5. Version of Record published: August 15, 2022 (version 2)

Copyright

© 2022, Fujisawa et al.

This article is distributed under the terms of the Creative Commons Attribution License permitting unrestricted use and redistribution provided that the original author and source are credited.

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  1. Ryo Fujisawa
  2. Cristian Polo Rivera
  3. Karim Labib
(2022)
Multiple UBX proteins reduce the ubiquitin threshold of the mammalian p97-UFD1-NPL4 unfoldase
eLife 11:e76763.
https://doi.org/10.7554/eLife.76763

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https://doi.org/10.7554/eLife.76763

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    2. Developmental Biology
    Sima Stroganov, Talia Harris ... Michal Neeman
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    Background:

    Fetal growth restriction (FGR) is a pregnancy complication in which a newborn fails to achieve its growth potential, increasing the risk of perinatal morbidity and mortality. Chronic maternal gestational hypoxia, as well as placental insufficiency are associated with increased FGR incidence; however, the molecular mechanisms underlying FGR remain unknown.

    Methods:

    Pregnant mice were subjected to acute or chronic hypoxia (12.5% O2) resulting in reduced fetal weight. Placenta oxygen transport was assessed by blood oxygenation level dependent (BOLD) contrast magnetic resonance imaging (MRI). The placentae were analyzed via immunohistochemistry and in situ hybridization. Human placentae were selected from FGR and matched controls and analyzed by immunohistochemistry (IHC). Maternal and cord sera were analyzed by mass spectrometry.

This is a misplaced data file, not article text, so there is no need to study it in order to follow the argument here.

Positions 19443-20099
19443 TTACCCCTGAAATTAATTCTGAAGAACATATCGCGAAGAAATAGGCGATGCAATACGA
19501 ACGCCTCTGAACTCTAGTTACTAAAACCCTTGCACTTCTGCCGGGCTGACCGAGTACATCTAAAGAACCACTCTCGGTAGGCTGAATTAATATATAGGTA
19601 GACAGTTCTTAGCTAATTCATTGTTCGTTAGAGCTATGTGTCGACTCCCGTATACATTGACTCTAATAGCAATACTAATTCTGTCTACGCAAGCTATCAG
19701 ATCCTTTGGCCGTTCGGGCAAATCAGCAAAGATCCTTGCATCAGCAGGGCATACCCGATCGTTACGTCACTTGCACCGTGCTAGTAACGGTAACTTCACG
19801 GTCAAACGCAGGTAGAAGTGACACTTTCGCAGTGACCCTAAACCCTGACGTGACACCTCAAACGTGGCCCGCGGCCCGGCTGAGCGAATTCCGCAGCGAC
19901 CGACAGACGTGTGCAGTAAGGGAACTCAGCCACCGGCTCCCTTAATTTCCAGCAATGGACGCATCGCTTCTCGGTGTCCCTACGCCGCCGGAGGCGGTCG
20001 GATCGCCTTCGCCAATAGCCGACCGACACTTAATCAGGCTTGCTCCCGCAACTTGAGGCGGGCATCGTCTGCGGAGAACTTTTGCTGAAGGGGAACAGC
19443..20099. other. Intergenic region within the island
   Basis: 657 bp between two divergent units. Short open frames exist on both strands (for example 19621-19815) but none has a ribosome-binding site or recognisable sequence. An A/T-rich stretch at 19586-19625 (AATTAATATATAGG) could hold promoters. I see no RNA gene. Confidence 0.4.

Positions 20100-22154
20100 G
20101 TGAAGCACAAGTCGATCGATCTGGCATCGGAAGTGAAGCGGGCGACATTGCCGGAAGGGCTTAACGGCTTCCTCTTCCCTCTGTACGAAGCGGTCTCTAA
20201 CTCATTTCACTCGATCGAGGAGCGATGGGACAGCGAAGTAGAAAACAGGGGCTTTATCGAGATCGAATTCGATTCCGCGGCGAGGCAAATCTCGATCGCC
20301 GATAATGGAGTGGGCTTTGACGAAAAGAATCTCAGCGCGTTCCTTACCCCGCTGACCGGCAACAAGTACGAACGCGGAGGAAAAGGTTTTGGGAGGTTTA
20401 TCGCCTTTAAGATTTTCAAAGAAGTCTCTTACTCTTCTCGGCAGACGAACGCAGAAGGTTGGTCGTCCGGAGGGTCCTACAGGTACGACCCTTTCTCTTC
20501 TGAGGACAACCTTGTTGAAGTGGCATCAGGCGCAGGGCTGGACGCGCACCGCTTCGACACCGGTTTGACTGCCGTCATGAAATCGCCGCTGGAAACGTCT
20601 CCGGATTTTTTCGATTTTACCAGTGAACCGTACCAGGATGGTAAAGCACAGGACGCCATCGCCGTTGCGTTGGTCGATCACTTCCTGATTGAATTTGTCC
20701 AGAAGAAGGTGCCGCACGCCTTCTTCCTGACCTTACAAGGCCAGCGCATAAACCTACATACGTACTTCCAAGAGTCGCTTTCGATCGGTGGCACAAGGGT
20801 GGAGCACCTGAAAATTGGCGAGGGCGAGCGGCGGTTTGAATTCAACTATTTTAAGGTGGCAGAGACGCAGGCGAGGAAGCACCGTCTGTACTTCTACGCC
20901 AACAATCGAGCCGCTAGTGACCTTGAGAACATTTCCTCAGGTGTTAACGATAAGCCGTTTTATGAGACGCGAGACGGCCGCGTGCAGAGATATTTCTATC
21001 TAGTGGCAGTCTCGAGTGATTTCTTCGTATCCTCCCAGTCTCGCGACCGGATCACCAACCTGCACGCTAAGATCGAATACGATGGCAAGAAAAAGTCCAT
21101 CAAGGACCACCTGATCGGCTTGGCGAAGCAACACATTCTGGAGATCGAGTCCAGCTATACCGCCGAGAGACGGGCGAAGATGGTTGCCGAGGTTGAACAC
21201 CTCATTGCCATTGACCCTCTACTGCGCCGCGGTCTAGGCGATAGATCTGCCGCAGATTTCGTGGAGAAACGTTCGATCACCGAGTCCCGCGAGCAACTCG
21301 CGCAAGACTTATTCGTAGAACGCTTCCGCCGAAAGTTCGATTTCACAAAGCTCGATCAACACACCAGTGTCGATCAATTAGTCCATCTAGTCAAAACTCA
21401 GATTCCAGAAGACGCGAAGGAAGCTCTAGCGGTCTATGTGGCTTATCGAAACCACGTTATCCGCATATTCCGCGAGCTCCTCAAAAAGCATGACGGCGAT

Results:

    We show that murine acute and chronic gestational hypoxia recapitulates FGR phenotype and affects placental structure and morphology. Gestational hypoxia decreased labyrinth area, increased the incidence of red blood cells (RBCs) in the labyrinth while expanding the placental spiral arteries (SpA) diameter. Hypoxic placentae exhibited higher hemoglobin-oxygen affinity compared to the control. Placental abundance of Bisphosphoglycerate mutase (BPGM) was upregulated in the syncytiotrophoblast and spiral artery trophoblast cells (SpA TGCs) in the murine gestational hypoxia groups compared to the control. Hif1α levels were higher in the acute hypoxia group compared to the control. In contrast, human FGR placentae exhibited reduced BPGM levels in the syncytiotrophoblast layer compared to placentae from healthy uncomplicated pregnancies. Levels of 2,3 BPG, the product of BPGM, were lower in cord serum of human FGR placentae compared to control. Polar expression of BPGM was found in both human and mouse placentae syncytiotrophoblast, with higher expression facing the maternal circulation. Moreover, in the murine SpA TGCs expression of BPGM was concentrated exclusively in the apical cell side, in direct proximity to the maternal circulation.

    Conclusions:

    This study suggests a possible involvement of placental BPGM in maternal-fetal oxygen transfer, and in the pathophysiology of FGR.

    Funding:

    This work was supported by the Weizmann Krenter Foundation and the Weizmann – Ichilov (Tel Aviv Sourasky Medical Center) Collaborative Grant in Biomedical Research, by the Minerva Foundation, by the ISF KillCorona grant 3777/19.